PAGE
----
NEW YORK – Newly elected city Comptroller John Liu is taking action to help protect communities from big developers and corruption.
Liu, the first Asian American elected to a top New York City office, has announced that he will set up a task force to establish more oversight over so-called Community Benefit Agreements between developers and community groups.
CBAs are generally supposed to ensure that a developer provides services agreed upon by both sides in exchange for community support for a particular project. Residents are in theory able to win such things as a certain percentage of affordable housing, jobs, parks and so on. Developers can receive zoning changes, no-bid contracting, tax subsidies – even the right to invoke eminent domain and seize private property for their project.
While such agreements are in use worldwide, New York City CBAs have drawn scrutiny.
Questions have arisen as to who represents a community and how enforceable an agreement is. Developers here have used CBAs to gain an upper hand in many communities and, in some cases, as a way to divide and even radically alter neighborhoods against the wishes of local residents.
Echoing concerned New Yorkers, Liu said, “In the absence of standards … these agreements will become more problematic and ultimately irrelevant.”
In Brooklyn, a CBA was signed in 2005 between Forest City Ratner, a multi-billion-dollar private developer which had already been guaranteed huge subsidies from the city, and a number of groups purporting to represent the community. The agreement was for Ratner’s proposed Atlantic Yards project, which will, through eminent domain, throw people out of their homes and businesses and radically alter downtown Brooklyn.
Critics of the project note that it will displace thousands of local residents and replace decent existing housing with luxury condos in a neighborhood where the current median income is less than $30,000.
Mayor Michael Bloomberg announced the agreement in a flurry of press releases,. However, neither Bloomberg nor any city agency were signatories. Only Forest City Ratner and eight civic groups that don’t directly represent the area were signers. Develop Don’t Destroy Brooklyn, a coalition that came together to oppose Atlantic Yards, and others charged that the mayor had tried to hoodwink the community by making it appear that there was an agreement between the city and the developer.
Many felt that even the stipulations spelled out in the CBA were not enough to protect the neighborhood. The Develop Don’t Destroy coalition charged that “misleading statements appeared in the mayor’s press release, including the claim that the FCR proposal ‘will create 8,500 permanent new jobs, 4,500 mixed-income apartments. FCR themselves only claim 6,000 jobs and have admitted at a City Council hearing that they cannot guarantee that any new permanent jobs would be created or that local residents would get the jobs. FCR said at the same Council hearing that they now plan on building 6,000 or even 7,300 housing units, with no commitment to make those additional units affordable.'”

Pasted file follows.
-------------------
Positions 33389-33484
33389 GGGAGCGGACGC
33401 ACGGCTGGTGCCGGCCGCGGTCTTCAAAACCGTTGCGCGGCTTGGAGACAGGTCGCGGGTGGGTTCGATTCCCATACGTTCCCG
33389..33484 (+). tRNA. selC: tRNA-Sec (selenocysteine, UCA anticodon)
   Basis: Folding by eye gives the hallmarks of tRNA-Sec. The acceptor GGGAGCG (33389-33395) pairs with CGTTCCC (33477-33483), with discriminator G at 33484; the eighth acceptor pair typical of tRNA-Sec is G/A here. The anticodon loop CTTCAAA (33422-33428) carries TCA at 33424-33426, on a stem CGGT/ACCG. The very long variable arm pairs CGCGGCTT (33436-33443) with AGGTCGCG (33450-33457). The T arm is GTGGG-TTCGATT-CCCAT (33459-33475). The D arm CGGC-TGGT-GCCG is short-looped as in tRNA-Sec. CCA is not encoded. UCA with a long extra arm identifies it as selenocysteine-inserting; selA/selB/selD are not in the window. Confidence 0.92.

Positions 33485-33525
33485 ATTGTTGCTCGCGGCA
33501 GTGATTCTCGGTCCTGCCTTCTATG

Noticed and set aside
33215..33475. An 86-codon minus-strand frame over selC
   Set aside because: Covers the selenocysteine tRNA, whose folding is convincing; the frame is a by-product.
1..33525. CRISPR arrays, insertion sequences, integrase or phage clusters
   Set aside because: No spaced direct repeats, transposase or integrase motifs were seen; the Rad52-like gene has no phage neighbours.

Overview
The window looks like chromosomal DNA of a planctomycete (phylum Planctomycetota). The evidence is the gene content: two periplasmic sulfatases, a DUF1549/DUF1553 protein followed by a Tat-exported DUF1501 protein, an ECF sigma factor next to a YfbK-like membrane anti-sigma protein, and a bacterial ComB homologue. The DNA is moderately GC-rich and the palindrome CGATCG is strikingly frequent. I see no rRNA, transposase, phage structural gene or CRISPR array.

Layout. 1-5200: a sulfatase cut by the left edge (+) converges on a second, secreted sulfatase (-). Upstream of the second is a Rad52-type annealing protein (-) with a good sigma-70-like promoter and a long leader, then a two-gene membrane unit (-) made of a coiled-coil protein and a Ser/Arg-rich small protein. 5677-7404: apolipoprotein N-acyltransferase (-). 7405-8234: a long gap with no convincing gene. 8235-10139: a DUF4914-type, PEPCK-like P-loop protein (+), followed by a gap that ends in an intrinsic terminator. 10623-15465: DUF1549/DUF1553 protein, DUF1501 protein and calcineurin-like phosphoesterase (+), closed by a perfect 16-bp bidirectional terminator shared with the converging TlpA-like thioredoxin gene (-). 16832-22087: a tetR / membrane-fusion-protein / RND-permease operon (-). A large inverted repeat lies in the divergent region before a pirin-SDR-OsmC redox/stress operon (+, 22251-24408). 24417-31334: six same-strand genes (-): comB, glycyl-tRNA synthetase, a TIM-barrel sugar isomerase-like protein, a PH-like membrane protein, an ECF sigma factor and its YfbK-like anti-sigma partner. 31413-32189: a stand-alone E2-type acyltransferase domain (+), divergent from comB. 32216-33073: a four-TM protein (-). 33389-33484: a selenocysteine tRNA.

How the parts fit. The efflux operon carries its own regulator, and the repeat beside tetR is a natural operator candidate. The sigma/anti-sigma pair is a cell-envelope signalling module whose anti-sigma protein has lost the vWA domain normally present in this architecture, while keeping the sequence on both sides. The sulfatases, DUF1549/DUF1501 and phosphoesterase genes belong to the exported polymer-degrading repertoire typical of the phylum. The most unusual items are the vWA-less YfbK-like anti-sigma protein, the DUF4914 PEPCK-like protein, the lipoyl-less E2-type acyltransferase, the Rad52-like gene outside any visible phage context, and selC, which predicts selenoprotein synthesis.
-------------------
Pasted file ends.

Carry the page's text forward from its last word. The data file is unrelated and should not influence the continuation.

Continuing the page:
Astonishingly, Forest City Ratner official Mary Anne Gilmartin admitted in a July 2009 meeting that “Forest City has funding obligations and commitments to each of the organizations [that signed the CBA], and they’re reviewed on an annual basis.” In other words, though the mayor and FCR attempted to give the agreement a veneer of grassroots involvement, all the singers had received funding from the developer.
Further, the agreement, while technically binding, has no actual enforcement mechanism.
Atlantic Yards may be considered the most egregious case of abuse, but, Liu said, “the public has seen a string of broken promises to communities and questionable involvement by some government officials.” He added that studies have singled out the city’s community benefit agreements “as examples of what not to do.”
Saying that it is “time for the embarrassment to end,” Liu announced that his office would form a task force that includes business, labor and grassroots organizations, to examine the issue and propose proper procedures.
Findings and regulations would have to be approved by the City Council.
According to Liu, “It is simply common sense to have clear standards that ensure benefits for the public when private developers receive benefits from the public.”
Photo: John Liu, elected New York City Comptroller this past November. http://www.liutransition2010.com/sites/default/files/feature/files/slide_thank-you_0.jpg